What Happens When an Artist Gets Dropped by Their Record Label?

There comes a time when an artist and a record label have to part ways–and it’s usually not very pretty. This comes from Noisey/Vice.

In 2002 Virgin Records dropped Mariah Carey from her massive four-record deal after she had a nervous breakdown that led to poor sales of her Glitter album—this was a time when shifting 500,000 copies could be classed as poor sales. Mariah walked away with a tidy $30 million in her pocket and almost immediately signed another multi-million dollar deal with Island Records. Never had a nervous breakdown been so profitable. That’s the sparkling, butterfly filled Mariah Carey universe though—the reality for most artists that find themselves axed or forced to walk away from their major label deal isn’t quite so glittering.

Signing to a major in 2015—Universal, Sony, Warner, or any of their key subsidiaries—is a bit like taking your pay check to the betting shop and putting it all on Kimmy K’s Selfish to win the 2016 Pulitzer Prize. And then confidently promising to buy the cashier a package getaway to the Dominican Republic with your certain forthcoming profits.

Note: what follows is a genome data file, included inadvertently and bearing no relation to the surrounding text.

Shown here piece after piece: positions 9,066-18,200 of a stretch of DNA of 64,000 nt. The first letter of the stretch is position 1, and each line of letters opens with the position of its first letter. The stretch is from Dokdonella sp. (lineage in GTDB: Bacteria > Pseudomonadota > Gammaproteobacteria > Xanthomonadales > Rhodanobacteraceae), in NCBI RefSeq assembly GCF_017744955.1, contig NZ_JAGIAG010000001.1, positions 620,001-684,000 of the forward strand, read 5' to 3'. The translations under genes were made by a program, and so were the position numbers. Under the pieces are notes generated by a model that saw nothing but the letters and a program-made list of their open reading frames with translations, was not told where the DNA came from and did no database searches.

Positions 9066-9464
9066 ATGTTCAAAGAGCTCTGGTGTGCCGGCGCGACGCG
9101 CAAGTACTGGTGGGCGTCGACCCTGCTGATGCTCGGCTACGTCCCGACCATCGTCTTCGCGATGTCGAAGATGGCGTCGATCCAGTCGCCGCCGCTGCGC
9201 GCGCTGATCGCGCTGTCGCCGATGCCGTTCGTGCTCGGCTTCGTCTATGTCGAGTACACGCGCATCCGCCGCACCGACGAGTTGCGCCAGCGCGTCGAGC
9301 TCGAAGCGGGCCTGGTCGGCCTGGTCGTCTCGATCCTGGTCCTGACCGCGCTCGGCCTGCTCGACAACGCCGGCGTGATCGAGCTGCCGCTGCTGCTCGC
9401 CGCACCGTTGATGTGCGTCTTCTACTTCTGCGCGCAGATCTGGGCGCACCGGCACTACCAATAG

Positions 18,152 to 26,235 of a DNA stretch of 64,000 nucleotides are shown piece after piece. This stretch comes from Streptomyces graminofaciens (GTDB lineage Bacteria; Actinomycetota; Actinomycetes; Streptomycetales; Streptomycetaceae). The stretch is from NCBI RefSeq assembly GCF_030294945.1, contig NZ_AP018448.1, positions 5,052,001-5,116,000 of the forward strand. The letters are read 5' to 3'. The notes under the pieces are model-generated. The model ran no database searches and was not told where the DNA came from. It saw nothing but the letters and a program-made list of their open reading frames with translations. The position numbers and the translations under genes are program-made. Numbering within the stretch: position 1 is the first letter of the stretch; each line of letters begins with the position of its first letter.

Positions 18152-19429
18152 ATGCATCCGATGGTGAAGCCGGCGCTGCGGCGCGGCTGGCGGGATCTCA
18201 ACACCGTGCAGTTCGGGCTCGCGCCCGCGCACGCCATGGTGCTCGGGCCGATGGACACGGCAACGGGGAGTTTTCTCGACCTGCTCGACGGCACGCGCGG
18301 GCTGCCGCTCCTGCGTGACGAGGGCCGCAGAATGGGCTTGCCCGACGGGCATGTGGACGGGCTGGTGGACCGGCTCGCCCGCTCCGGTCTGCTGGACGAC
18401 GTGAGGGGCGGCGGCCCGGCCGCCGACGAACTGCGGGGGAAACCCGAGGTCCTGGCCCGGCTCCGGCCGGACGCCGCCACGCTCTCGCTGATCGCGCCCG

Of late, a stack of promising artists—Heavenly Beat, Bebe Black, Chloe Howl—have all been cut loose by their labels. Hyped Manila-based artist Eyedress tells me he was recently dropped by XL Records in the middle of his development stage, while still writing his album. So how does an artist get dropped or forced out of a label? What causes it and can you bounce back? I decided to contact a few who have fallen prey to the major label clearance sales in the past to get a feel for the industry’s cruelest and quietest kiss of death.

Keep reading.

Alan Cross

is an internationally known broadcaster, interviewer, writer, consultant, blogger and speaker. In his 30+ years in the music business, Alan has interviewed the biggest names in rock, from David Bowie and U2 to Pearl Jam and the Foo Fighters. He’s also known as a musicologist and documentarian through programs like The Ongoing History of New Music.

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